Low adverse event rates following voluntary medical male circumcision in a high HIV disease burden public sector prevention programme in South Africa.
Abdool Karim, Quarraisha.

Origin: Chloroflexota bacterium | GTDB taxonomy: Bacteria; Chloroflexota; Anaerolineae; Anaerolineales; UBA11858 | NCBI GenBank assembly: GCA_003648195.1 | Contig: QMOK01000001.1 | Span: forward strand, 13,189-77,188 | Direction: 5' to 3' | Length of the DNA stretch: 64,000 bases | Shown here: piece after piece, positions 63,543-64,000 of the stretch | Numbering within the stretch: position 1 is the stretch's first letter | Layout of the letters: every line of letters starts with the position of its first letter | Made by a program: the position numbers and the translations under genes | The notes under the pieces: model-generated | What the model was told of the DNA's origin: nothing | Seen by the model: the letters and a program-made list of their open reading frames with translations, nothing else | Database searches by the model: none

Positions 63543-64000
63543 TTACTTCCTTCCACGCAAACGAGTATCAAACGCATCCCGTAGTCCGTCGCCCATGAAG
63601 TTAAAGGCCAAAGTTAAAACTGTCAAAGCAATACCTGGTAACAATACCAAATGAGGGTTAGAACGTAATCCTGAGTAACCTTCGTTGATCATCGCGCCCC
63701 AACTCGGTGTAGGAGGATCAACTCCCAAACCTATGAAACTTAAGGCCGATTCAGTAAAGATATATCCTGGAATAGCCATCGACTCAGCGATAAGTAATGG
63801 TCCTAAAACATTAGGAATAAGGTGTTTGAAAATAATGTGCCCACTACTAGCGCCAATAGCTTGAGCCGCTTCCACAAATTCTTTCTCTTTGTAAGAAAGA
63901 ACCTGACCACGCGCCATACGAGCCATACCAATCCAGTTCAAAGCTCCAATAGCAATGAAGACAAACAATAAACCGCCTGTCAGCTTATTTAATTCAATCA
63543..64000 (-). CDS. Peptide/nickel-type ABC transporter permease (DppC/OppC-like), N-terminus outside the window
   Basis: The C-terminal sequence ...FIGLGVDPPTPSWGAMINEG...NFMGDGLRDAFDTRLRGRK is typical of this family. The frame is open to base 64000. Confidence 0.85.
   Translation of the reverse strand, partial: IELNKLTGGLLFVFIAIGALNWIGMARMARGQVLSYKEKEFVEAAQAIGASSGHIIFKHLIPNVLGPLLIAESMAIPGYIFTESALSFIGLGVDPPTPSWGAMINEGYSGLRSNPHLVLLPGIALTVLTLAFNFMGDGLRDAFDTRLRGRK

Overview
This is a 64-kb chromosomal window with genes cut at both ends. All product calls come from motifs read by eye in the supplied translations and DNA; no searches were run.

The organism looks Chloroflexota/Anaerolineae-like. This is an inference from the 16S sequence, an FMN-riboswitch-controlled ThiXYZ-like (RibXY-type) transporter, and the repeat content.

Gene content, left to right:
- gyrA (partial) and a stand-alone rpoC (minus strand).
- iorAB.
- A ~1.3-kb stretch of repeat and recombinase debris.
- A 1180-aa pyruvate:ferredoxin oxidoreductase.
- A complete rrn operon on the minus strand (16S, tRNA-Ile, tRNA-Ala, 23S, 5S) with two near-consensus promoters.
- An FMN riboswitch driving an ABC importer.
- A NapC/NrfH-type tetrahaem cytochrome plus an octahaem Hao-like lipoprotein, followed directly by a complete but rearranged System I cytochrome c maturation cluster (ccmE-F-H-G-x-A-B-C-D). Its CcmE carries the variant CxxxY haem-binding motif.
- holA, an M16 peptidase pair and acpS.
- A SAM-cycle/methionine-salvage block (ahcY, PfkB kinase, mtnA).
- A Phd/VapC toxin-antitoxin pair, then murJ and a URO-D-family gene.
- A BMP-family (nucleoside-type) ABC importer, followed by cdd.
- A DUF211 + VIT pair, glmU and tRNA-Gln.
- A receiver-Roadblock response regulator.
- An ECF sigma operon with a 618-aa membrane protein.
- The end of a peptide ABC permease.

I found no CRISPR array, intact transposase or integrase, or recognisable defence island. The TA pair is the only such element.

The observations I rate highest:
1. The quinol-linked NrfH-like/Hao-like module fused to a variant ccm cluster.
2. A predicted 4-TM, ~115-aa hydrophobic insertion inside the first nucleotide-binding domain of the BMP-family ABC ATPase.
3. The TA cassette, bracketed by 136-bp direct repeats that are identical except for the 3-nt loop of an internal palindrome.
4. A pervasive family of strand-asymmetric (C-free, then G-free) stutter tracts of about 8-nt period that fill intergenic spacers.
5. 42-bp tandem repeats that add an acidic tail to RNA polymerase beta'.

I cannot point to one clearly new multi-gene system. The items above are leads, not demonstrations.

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Introduction: The provision of voluntary medical male circumcision (VMMC) services was piloted in three public sector facilities in a high HIV disease burden, low circumcision rate province in South Africa to inform policy and operational guidance for scale-up of the service for HIV prevention. We report on adverse events (AEs) experienced by clients following the circumcision procedure. Methods: Prospective recruitment of HIV-negative males aged 12 and older volunteering to be circumcised at three select public health facilities in KwaZulu-Natal between November 2010 and May 2011. Volunteers underwent standardized medical screening including a physical assessment prior to the surgical procedure being performed. AEs were monitored at three time intervals over a 21-day period post-operatively to determine safety outcomes in this pilot demonstration programme. Results: A total of 602 volunteers participated in this study. The median age of the volunteers was 22 years (range 12-56). Most participants (75.6%) returned for the 48-hour post-operative visit; 51.0% for day seven visit and 26.1% for the 21st day visit. Participants aged 20-24 were most likely to return. The AE rate was 0.2% intra-operatively. The frequency of moderate AEs was 0.7, 0.3 and 0.6% at 2-, 7- and 21-day visits, respectively. The frequency of severe AEs was 0.4, 0.3 and 0.6% at 2-, 7- and 21-day visits, respectively. Swelling and wound infection were the most common AEs with mean appearance duration of seven days. Clients aged between 35 and 56 years presented with most AEs (3.0%). Conclusions: VMMC can be delivered safely at resource-limited settings. The intensive three-visit post-operative review practice may be unfeasible due to high attrition rates over time, particularly amongst older men.